I don’t spend all of my time working at NCSE. Once in a while, I moonlight. The fruits of a moonlighting stint recently arrived: a chunky volume entitled 1001 Ideas that Changed the Way We Think (2013), edited by Robert Arp. In his introduction, Arp explains that the book contains “1,001 of the most important ideas that have ever been imagined, conceived, and articulated throughout the course of recorded history. These are 1,001 ways that changed the way we think.” Each idea is described in the space of about 250 words apiece, often ornamented with a particularly apropos quote or a marvelous illustration. They’re arranged chronologically, by their inventor or most prominent exponent when known, from “Human Control of Fire” (circa 1,600,000 BCE and attributed to Homo erectus) all the way to “Not-Junk DNA” (circa 2012 and attributed to ENCODE: don’t tell Dan Graur, because he’ll be livid).
As you will have guessed, I received a copy because I was a contributor. You might think that I was asked to write the articles on, say, creationism, flood geology, and baraminology. Nope. I was asked to write thirty-one articles on various scientific, philosophical, and cultural topics, none of which really significantly intersect with my work at NCSE. But that’s perfectly okay. In the first place, Arp had to distribute 1001 topics among several dozen contributors, and I’m sure that the last thing that he needed was the added burden of negotiating with people about who wrote about what. Plus Arp is a philosopher of biology (whose publications include Contemporary Debates in Philosophy of Biology , coedited with Francisco J. Ayala, and a review of the anthology Evolutionary Theory: Five Questions  for Reports of the NCSE), so he could have written on those topics himself perfectly well; he didn’t need me to do it.
I was interested, though, to see how evolution and creationism were represented in 1001 Ideas. “Creation Myth” appears early, but without any discussion of attempts to portray creation myths as scientific—understandably, since there’s only 250 words per idea. It’s immediately followed by “Miracles,” which interestingly mentions methodological naturalism—the principle that science is incapable of investigating the supernatural—but implies, falsely, that only “Materialists or Naturalists” accept it. “Flat Earth Myth” follows a few pages later. The article on “Flood Myth,” illustrated by a lovely thirteenth-century miniature showing Noah’s Ark, actually doesn’t mention the Genesis version of the myth at all, which is a harmless omission, I think. I was surprised to see “Catastrophism” on the same page; the essay credits the idea to India circa 2150 BCE, on the strength of flood mythology there, but briefly discusses Cuvier and Walter Alvarez.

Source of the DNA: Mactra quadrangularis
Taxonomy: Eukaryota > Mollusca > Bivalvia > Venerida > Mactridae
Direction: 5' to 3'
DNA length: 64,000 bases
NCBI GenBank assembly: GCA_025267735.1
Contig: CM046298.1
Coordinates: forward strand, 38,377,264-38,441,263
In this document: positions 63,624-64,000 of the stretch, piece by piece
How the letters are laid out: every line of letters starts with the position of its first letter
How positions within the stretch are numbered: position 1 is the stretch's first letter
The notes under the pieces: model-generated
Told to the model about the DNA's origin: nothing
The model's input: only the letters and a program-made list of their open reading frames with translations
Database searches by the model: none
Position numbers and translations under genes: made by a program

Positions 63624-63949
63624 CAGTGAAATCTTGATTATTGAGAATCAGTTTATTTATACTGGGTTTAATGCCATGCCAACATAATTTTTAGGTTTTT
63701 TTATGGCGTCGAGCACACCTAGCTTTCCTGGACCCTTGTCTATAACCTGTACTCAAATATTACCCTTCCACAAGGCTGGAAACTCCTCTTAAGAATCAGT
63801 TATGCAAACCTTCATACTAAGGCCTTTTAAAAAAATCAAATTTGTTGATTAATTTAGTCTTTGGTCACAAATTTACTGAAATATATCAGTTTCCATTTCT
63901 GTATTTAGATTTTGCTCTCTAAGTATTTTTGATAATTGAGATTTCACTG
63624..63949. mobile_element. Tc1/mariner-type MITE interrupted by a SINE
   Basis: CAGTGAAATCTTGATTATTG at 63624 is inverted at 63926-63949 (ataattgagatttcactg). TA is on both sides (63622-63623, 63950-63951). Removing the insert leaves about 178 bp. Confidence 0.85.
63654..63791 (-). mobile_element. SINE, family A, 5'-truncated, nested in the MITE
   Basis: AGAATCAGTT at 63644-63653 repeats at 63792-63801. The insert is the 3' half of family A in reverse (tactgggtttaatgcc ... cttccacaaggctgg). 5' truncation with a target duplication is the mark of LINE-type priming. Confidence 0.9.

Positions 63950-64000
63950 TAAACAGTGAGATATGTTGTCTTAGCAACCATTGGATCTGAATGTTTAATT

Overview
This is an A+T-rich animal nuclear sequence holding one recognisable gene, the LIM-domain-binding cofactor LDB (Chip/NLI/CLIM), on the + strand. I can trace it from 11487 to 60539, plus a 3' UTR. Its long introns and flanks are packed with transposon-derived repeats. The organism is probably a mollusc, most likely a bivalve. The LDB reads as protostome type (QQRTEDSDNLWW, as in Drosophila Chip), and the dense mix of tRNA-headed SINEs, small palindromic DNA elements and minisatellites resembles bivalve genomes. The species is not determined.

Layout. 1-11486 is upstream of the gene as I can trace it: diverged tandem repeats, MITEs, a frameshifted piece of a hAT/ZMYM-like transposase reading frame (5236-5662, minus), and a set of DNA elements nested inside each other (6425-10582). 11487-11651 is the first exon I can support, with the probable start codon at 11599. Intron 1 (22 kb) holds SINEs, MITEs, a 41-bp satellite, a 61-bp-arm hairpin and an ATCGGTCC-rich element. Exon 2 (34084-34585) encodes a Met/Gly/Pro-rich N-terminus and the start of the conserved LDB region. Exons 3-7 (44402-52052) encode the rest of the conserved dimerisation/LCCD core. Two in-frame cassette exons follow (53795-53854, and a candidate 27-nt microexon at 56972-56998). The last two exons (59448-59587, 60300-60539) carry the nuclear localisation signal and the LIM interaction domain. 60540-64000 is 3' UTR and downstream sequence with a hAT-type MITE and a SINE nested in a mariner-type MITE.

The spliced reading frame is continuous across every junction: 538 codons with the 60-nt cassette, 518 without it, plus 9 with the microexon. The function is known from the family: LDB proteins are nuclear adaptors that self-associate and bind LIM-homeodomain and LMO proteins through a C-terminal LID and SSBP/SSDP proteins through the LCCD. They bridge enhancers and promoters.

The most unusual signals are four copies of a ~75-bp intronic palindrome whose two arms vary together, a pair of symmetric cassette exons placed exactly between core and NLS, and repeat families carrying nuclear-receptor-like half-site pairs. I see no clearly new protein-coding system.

It’s only in the late eighteenth century that evolution starts becoming foreshadowed. Articles for “Uniformitarianism” and “Geological Deep Time” attribute both ideas to James Hutton’s Theory of the Earth (1785), followed in a few pages by “Gradualism,” likewise attributed to Hutton but in 1795. There was a new edition of Theory of the Earth in 1795, with supplementary material included, but did it really introduce any ideas as significant as gradualism that weren’t in the first edition? The article on “Malthusian Law” mentions Malthus’s influence on Darwin. The article on “The Watchmaker Analogy” credits the idea to Paley, whom it wrongly describes as a bishop (he was archdeacon of Carlisle), ignoring the horological analogies to be found in Derham, Nieuwentyt, and Cicero, and cites Michael Behe’s Darwin’s Black Box as “a development in the tradition that Paley helped to advance.” “Lamarckian Evolution” appears in 1809.